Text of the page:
Science of Dogs is an eye-opening documentary from National Geographic. Mankind has been altering genes of dogs to serve specific purposes for all this time. Examples of these purposes given by the documentary include security, personality, sports, aesthetics, and etc.
While it’s fantastic that we can mold and shape the perfect pet for everyone, I cringed at the fact that many purebreds have genetic health risks due to the selective breeding process. There’s no denying that humans are too eager to acquire what we desire. In order to achieve what we have come up with to be the “standard”, people have reduced the gene pool thus negatively affecting the health of dog breeds. Though it’s unfortunate that “mankind’s best friend” has to go through this, positive results have resulted from the selective breeding process as well. A newly developed breed used by airport security, can detect traces of dangerous substances smaller than a grain of sand? I think that’s pretty amazing. If only people weren’t so hasty and carried more caution when going about this I feel like it would be a great thing. Unfortunately, a huge factor in why these dogs are bred is for aesthetic reasons.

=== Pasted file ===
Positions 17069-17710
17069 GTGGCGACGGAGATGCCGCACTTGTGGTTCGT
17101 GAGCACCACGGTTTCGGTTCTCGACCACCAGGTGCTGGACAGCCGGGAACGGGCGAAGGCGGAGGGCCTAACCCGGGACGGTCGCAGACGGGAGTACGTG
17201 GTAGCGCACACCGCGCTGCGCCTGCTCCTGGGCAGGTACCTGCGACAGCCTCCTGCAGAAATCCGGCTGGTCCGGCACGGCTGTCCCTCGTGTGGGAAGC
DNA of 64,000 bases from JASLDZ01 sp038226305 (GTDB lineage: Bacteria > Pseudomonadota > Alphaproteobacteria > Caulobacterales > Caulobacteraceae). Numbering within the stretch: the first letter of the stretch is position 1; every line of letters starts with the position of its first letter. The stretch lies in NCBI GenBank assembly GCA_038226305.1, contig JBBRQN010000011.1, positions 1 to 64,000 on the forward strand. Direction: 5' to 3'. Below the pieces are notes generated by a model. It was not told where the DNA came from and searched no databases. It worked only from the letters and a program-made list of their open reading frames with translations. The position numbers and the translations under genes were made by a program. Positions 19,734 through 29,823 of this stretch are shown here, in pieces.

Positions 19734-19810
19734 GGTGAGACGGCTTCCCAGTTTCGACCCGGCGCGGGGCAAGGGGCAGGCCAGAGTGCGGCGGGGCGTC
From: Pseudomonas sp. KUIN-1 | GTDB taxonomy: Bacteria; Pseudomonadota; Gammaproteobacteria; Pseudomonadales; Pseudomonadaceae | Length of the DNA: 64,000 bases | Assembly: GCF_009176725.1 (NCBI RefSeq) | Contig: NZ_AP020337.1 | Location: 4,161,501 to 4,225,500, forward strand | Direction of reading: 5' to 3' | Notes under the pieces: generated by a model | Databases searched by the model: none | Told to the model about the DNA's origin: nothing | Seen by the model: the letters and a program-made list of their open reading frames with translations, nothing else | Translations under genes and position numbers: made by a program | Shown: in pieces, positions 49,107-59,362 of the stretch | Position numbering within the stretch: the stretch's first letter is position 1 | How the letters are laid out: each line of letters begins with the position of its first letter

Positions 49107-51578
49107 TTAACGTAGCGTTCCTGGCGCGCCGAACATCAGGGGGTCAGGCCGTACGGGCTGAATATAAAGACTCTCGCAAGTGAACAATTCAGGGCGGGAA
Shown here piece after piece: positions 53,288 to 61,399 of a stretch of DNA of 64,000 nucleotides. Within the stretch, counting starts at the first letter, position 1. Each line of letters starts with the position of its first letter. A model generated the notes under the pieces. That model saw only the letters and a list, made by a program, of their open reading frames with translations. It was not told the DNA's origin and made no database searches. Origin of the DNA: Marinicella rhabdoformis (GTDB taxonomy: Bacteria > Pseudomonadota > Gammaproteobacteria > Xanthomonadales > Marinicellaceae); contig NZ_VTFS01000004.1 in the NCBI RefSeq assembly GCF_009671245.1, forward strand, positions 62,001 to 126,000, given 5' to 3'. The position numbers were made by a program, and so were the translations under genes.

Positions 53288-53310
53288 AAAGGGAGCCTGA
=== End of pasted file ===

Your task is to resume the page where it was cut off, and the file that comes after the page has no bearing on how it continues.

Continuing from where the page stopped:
More examples of health problems caused by irresponsible breeding among purebred breeders is epilepsy in beagles, and eyeballs popping out of the pug’s sockets. Beagles are more prone to having epilepsy than other breeds. Epilepsy is “a neurological disorder marked by sudden recurrent episodes of sensory disturbance, loss of consciousness, or convulsions, associated with abnormal electrical activity in the brain” (courtesy of google) and is a disease that exist in humans as well. The pug has a smushed face and so doesn’t have a lot of space for eye sockets. As a result their it’s not uncommon for their eyes to pop out of the socket and because they have eyes that bulge and protrude out, they can be easily scratched by vegetation as well as furniture. The wrinkles on the cute pug’s face must also be cleaned regularly in order to prevent infection.